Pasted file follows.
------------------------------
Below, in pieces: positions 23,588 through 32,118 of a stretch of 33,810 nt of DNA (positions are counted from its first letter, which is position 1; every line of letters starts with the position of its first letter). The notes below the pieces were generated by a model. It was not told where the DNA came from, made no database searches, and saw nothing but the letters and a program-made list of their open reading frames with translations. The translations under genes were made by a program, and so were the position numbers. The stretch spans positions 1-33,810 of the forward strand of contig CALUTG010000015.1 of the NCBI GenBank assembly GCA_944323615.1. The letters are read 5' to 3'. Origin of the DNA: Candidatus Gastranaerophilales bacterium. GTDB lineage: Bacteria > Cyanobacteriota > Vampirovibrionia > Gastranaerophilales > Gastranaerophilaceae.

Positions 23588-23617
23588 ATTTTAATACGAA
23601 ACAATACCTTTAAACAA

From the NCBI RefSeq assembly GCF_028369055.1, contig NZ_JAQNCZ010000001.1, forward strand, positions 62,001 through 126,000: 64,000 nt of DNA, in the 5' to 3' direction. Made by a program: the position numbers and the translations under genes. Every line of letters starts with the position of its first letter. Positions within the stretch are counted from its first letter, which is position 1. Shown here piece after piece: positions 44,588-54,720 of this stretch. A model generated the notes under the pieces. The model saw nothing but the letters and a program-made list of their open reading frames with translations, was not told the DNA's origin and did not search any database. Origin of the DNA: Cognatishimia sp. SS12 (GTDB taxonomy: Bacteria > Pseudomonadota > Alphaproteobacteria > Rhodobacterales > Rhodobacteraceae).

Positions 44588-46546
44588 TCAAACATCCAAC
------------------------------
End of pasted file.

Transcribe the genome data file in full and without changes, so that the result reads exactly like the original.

Below, in pieces: positions 23,588 through 32,118 of a stretch of 33,810 nt of DNA (positions are counted from its first letter, which is position 1; every line of letters starts with the position of its first letter). The notes below the pieces were generated by a model. It was not told where the DNA came from, made no database searches, and saw nothing but the letters and a program-made list of their open reading frames with translations. The translations under genes were made by a program, and so were the position numbers. The stretch spans positions 1-33,810 of the forward strand of contig CALUTG010000015.1 of the NCBI GenBank assembly GCA_944323615.1. The letters are read 5' to 3'. Origin of the DNA: Candidatus Gastranaerophilales bacterium. GTDB lineage: Bacteria > Cyanobacteriota > Vampirovibrionia > Gastranaerophilales > Gastranaerophilaceae.

Positions 23588-23617
23588 ATTTTAATACGAA
23601 ACAATACCTTTAAACAA

From the NCBI RefSeq assembly GCF_028369055.1, contig NZ_JAQNCZ010000001.1, forward strand, positions 62,001 through 126,000: 64,000 nt of DNA, in the 5' to 3' direction. Made by a program: the position numbers and the translations under genes. Every line of letters starts with the position of its first letter. Positions within the stretch are counted from its first letter, which is position 1. Shown here piece after piece: positions 44,588-54,720 of this stretch. A model generated the notes under the pieces. The model saw nothing but the letters and a program-made list of their open reading frames with translations, was not told the DNA's origin and did not search any database. Origin of the DNA: Cognatishimia sp. SS12 (GTDB taxonomy: Bacteria > Pseudomonadota > Alphaproteobacteria > Rhodobacterales > Rhodobacteraceae).

Positions 44588-46546
44588 TCAAACATCCAAC